The minister indicated that the classic literary works reveal and wrestle with the very same human frailties, foibles, idiosyncrasies and human robustness found in other literatures.

"If no one else wishes to preserve these works, we as South Africans have a responsibility to our nation and humanity to ensure that they survive into the future," he said. - BuaNews

Commonwealth Writers’ Prize: Africa Region

Kwela Books is proud to announce that two of our titles have been short-listed for the Commonwealth Writers’ Prize: Africa Region. Beauty’s Gift (novel) by Sindiwe Magona has been short-listed in the category Best Book. Porcupine by Jane Bennett (short stories) has been short-listed in the category Best First Book.

Friday, February 13, 2009

*New* non-fiction. Chip Off The Old Block: The Human Personality Shape Hypothesis by Evans Kinyua

Many studies have been done to classify human beings and human behavior using physical attributes and temperament. Such studies have shed light on what differentiates the physiological appearance as well as the behavior of different people. Often these studies have grouped people in certain specific categories, where one is either or, or a mixture of the various attributes. Evans Kinyua offers an additional study and classifies human beings according to characteristics or innate being.

Evans Kinyua studied commerce at the University of Nairobi and also holds a postgraduate diploma in marketing from the Chartered Institute of Marketing (UK). He is the author of Flight From Fate.

Chip Off The Old Block by Evans Kinya

Thursday, February 05, 2009

SA PEN announces finalists for 2009 PEN/Studzinski Literary Award

The South African Centre of International PEN (SA PEN) is pleased to announce the finalists for the 2009 PEN/Studzinski Literary Award.

The award for original short stories in English by African authors attracted an unprecedented 827 entries, 625 of which met with the rules of entry. Just under 200 stories were longlisted, and 34 stories were chosen as finalists by the PEN Editorial Board comprising Shaun Johnson (Chair), Anthony Fleischer, Justin Fox, Harry Garuba, Alistair King and Mary Watson. Nobel Laureate JM Coetzee is currently judging the shortlisted stories and will choose the winners of the first (£5 000), second (£3 000) and third (£2 000) prizes. The winners will be announced in May 2009. (Details regarding the announcement will be posted on in due course.) The finalists’ stories will be included in an anthology of new writing from Africa to be published later this year.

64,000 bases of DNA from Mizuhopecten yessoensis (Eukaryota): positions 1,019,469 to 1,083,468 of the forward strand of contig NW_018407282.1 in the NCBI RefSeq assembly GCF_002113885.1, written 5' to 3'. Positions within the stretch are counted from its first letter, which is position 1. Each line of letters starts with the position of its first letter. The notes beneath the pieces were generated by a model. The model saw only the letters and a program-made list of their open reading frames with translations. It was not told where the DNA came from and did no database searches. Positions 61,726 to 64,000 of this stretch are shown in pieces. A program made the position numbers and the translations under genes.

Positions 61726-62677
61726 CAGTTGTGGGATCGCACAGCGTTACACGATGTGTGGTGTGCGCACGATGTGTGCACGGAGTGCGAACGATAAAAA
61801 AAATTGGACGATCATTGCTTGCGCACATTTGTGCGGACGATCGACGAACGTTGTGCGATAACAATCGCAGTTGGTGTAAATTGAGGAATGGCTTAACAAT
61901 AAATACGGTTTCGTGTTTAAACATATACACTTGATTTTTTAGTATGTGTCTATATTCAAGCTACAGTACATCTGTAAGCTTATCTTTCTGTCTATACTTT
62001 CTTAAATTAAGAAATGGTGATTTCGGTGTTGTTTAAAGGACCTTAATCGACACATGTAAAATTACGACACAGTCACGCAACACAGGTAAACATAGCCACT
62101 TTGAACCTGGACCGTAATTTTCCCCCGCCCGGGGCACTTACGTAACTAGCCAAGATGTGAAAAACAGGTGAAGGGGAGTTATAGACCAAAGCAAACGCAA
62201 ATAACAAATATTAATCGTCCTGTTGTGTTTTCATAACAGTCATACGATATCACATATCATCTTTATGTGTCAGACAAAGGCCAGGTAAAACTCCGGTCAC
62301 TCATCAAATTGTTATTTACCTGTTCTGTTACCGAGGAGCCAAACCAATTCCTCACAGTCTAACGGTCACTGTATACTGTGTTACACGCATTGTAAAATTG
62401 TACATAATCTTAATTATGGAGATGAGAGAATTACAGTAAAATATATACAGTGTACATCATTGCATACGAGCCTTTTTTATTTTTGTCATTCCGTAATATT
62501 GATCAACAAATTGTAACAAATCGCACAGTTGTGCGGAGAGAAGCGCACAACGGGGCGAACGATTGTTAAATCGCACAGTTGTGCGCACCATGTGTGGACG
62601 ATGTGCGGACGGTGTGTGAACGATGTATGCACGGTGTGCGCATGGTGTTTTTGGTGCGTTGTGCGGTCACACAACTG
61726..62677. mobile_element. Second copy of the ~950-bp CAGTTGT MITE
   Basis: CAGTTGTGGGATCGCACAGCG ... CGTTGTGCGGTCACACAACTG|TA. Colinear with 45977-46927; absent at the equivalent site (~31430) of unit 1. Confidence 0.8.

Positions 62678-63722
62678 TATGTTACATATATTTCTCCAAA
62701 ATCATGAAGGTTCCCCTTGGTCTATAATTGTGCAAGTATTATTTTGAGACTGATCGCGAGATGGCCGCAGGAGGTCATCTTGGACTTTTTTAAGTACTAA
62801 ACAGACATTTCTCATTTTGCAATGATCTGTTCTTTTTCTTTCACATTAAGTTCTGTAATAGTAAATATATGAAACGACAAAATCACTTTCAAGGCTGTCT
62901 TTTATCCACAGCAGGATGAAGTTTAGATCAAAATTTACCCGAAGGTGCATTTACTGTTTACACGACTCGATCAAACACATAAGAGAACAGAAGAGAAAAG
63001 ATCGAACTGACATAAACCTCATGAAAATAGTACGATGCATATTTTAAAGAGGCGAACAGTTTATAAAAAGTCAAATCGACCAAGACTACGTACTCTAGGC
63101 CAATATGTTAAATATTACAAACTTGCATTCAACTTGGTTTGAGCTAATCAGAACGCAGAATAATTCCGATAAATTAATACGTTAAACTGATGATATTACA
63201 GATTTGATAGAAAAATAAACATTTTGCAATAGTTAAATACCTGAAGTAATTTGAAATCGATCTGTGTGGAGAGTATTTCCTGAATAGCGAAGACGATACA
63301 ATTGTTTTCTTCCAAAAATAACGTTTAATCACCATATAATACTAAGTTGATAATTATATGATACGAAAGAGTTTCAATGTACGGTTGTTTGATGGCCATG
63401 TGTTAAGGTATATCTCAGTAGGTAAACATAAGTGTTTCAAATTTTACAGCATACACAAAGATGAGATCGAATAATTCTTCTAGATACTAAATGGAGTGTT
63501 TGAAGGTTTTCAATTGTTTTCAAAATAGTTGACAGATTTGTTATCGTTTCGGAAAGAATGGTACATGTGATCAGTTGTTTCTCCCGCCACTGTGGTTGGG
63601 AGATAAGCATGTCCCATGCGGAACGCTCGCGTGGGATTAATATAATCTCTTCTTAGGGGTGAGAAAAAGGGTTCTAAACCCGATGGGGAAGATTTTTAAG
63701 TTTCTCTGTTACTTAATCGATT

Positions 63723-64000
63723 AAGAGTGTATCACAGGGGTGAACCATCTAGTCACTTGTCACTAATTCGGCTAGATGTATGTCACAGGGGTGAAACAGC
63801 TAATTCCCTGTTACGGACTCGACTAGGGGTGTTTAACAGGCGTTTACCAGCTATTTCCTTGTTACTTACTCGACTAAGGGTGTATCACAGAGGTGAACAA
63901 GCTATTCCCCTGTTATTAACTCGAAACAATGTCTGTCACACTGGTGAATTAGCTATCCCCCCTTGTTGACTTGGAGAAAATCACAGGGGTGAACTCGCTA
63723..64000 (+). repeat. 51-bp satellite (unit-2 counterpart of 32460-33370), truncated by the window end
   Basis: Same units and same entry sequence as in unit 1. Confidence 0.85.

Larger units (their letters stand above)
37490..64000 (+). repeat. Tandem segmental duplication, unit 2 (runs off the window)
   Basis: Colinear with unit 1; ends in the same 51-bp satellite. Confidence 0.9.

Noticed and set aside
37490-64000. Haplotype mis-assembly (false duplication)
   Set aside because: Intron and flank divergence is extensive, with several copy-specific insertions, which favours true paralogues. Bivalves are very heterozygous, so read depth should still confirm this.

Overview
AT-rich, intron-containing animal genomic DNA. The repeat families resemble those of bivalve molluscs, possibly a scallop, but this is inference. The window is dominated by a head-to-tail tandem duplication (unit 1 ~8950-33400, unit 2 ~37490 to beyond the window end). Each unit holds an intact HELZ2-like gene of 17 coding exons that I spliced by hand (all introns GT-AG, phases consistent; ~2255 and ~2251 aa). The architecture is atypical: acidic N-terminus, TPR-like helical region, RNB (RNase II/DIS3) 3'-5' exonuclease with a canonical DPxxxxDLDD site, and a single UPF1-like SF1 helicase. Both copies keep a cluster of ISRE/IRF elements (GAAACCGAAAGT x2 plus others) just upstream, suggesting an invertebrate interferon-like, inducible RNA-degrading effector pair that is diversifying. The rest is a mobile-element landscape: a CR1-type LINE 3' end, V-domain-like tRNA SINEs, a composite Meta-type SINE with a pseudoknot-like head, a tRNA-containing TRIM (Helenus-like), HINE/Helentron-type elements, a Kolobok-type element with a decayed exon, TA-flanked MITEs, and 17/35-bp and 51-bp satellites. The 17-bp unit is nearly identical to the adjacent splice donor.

The writers and their stories to have been selected as finalists for the Pen/Studzinski Literary Award 2009 are:

Ken Barris – The life of Worm

Nadia Davids – The visit

Ceridwen Dovey – Survival mechanisms

Joan du Toit – An informed decision

Graham Ellis – No match for Fanie Smith

Rosemund J Handler – Strident night

Jeanne Hromnik – Love In troubled times

Karen Jayes – Where he will leave his shoes

Suzanne Jordaan – Beulah

Bobby Jordan – Metalhead and Situation Orange

Chisanga Kabinga – Display cabinet

Ken N Kamoche – A kiss in Nanjing

Yvette Kruger – What I wore

Lauri Kubuitsile – Pulani’s eyes

Beatrice Lamwaka – The star in my camp

Jennifer Lean – To each his own

Irene McCartney – Pauline’s ghost

Jenna Mervis – The lives of dogs

Kirsten Miller – Only in art

NoViolet Mkha Bulawayo – Snapshots

Wame Molefhe – Rainbow-coloured dreams

Natasha Moodley – Spirit of Madala

Isabella Morris – Bluette

Kyne Nislev Bernstorff – The last supper

Naomi Nkealah – In the name of peace

Maik Nwosu – In Leopardville

Tolu Ogunlesi – River Falling

Omolola Ijeoma Ogunyemi – Area boy rescue

Andrew Salomon – A visit to Dr Mamba

Alex Smith – Soulmates

Dineke Volschenk – Glorious wounds

Phillippa Yaa de Villiers – Keeping everything the same

Hayet Z – Flypapered days

The PEN/STUDZINSKI Literary Award has replaced the HSBC/SA PEN Literary Award and aims to encourage new creative writing in Africa. It is open to all citizens of African countries writing in English, and offers talented writers on the continent an exciting opportunity to develop or launch a literary career.